[FoRK] Fwd: Hey, big spender...
geege4 at gmail.com
Thu Aug 28 08:04:18 PDT 2008
Obama isn't for universal health care. He's for more affordable health
care. Universal Health Care will enrich the insurance companies at
taxpayers' expense. Obama's plan focuses on prevention, education and
finding ways to provide drugs less expensively.
On to another "spending" topic: social services. For those of you who
don't know, I work for a private NFP social service agency. We were part of
the privatization of child welfare services in Florida - indeed, we wrote
the plan. While under the state, not one child in the dependency (child
welfare) system was placed into a premanent situation. Once privatized, the
system began to work. The system is changing, with more emphasis on
prevention and education for entire families and less effort put toward
removing kids, putting them in foster care and then having them adopted, a
trauma from which most never recover.
Across all our programs, like financial aid and counseling, we're finding
better ways to measure results. Private funding agencies like United Way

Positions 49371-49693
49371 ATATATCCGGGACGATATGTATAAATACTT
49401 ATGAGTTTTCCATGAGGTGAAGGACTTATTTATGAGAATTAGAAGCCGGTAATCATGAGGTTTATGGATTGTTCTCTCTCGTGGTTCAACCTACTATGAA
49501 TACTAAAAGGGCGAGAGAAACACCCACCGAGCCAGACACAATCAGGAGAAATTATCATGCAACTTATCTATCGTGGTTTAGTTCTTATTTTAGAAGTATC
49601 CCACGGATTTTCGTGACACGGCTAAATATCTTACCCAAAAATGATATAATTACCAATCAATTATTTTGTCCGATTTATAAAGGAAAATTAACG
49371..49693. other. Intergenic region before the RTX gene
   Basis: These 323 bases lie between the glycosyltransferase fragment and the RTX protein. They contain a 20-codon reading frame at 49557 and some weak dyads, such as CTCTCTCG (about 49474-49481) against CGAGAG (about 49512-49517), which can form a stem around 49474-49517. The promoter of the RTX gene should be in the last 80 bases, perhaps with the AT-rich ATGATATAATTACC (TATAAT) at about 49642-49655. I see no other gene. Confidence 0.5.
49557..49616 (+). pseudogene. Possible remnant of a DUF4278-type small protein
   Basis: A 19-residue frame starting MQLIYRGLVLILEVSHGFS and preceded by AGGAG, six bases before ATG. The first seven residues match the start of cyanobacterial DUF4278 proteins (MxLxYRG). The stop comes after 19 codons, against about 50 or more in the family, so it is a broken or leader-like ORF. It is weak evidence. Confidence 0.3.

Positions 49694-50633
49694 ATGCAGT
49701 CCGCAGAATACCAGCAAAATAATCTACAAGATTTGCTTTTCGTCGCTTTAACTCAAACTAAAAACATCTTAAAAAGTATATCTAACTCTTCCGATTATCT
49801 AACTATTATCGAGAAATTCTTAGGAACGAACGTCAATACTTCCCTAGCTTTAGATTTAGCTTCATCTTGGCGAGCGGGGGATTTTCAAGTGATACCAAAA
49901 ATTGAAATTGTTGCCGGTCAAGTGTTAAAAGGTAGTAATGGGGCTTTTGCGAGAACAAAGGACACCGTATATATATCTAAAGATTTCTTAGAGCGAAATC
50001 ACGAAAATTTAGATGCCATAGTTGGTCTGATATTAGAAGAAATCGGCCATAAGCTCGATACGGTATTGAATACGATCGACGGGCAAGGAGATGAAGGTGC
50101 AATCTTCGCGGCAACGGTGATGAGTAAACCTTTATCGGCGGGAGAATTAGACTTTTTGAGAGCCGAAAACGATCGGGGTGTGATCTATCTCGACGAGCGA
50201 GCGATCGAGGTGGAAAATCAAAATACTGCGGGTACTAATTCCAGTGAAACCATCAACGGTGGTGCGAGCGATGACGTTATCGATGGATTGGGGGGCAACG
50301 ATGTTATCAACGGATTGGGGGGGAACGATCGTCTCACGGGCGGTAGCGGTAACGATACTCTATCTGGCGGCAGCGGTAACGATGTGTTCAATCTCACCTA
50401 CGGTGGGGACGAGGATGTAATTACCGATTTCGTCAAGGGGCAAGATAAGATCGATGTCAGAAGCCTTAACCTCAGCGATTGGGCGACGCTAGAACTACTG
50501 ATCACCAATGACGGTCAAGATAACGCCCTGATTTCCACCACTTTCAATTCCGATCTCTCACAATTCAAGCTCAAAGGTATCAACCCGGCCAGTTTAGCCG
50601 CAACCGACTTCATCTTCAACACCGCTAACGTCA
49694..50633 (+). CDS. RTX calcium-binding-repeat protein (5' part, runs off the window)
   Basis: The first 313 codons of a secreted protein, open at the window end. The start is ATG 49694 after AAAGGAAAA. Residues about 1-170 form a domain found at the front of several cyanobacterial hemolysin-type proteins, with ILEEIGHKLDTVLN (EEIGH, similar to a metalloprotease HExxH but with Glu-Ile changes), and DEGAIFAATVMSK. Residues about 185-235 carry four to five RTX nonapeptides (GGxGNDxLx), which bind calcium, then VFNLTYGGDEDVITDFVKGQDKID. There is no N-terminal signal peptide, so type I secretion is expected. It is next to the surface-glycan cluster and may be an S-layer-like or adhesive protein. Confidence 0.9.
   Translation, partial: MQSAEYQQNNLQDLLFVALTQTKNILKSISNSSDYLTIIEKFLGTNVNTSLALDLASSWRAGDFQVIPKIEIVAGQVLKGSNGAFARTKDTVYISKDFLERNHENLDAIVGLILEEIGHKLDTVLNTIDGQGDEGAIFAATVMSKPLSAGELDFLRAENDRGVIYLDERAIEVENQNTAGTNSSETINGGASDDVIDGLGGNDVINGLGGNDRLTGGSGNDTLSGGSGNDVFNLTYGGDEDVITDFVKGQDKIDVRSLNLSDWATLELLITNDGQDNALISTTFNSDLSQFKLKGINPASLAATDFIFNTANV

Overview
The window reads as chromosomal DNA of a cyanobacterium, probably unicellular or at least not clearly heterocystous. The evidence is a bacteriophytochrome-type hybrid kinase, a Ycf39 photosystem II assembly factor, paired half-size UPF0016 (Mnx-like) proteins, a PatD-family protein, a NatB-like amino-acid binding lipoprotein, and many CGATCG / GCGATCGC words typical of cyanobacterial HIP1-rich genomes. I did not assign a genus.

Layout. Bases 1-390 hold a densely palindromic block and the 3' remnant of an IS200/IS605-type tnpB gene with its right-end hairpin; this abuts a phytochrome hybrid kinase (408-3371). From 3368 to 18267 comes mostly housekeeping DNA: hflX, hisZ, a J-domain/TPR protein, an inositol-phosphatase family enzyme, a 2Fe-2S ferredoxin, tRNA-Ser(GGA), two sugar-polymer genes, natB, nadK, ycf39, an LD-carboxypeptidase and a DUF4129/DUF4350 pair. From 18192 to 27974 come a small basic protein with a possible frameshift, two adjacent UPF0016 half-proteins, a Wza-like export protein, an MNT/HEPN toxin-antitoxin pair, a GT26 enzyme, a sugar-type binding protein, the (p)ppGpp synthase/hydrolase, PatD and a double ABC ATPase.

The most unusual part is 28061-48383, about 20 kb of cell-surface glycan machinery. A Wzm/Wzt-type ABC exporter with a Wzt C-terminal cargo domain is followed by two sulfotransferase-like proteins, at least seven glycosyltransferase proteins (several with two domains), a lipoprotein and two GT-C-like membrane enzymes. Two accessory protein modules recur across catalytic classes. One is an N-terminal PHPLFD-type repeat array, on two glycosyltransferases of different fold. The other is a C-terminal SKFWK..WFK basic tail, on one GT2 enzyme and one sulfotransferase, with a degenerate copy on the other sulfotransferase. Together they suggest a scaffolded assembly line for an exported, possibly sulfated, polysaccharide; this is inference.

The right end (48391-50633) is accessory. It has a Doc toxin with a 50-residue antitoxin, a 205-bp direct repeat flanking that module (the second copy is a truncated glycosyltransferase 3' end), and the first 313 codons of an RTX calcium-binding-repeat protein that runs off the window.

are finding better ways to determine which results to look for.
I think there's an outdated perception of social services as being the
taxpayer-funded means by which the government enables poverty. If you knew
that with very little money you could actually change the direction of
lives, you might consider social services a good investment. Down the road
(and it would be a long road, no doubt) you'd see a country that benefits
from less investment in law enforcement, prisons, welfare .... you get the
Once you get the gist, you get the vision. Once you get the vision, you get
In summation: Some programs never worked because they were never funded at
the level they needed. The argument was always "Why throw more money at a
losing proposition?" That's the kind of thiking that brought us No Child
Left Behind while cutting funding for early learning.
I want someone in power who has the smarts to maximize our return on social
On Wed, Aug 27, 2008 at 3:16 PM, Jeff Bone <jbone at place.org> wrote:
> On Aug 27, 2008, at 1:19 PM, Stephen Williams wrote:
> Good explanation of your numbers. But the initial question is: Are we
>> agreeing to commit to solving the problem regardless of its size? (Your
>> assumption apparently.)
> A safe assumption, I'd say. "Universal health care" has been THE defining
> issue of the Democratic party since at least 1992. They're not going to
> miss this opportunity to take a shot at it, and I have no doubt they
> wouldn't flinch at increasing the overall budget as necessary to accomplish
> it, and figure out how to *actually* pay for it later.
> In fact, I'm willing to take some action on propositions around this. You
> FoRK mailing list
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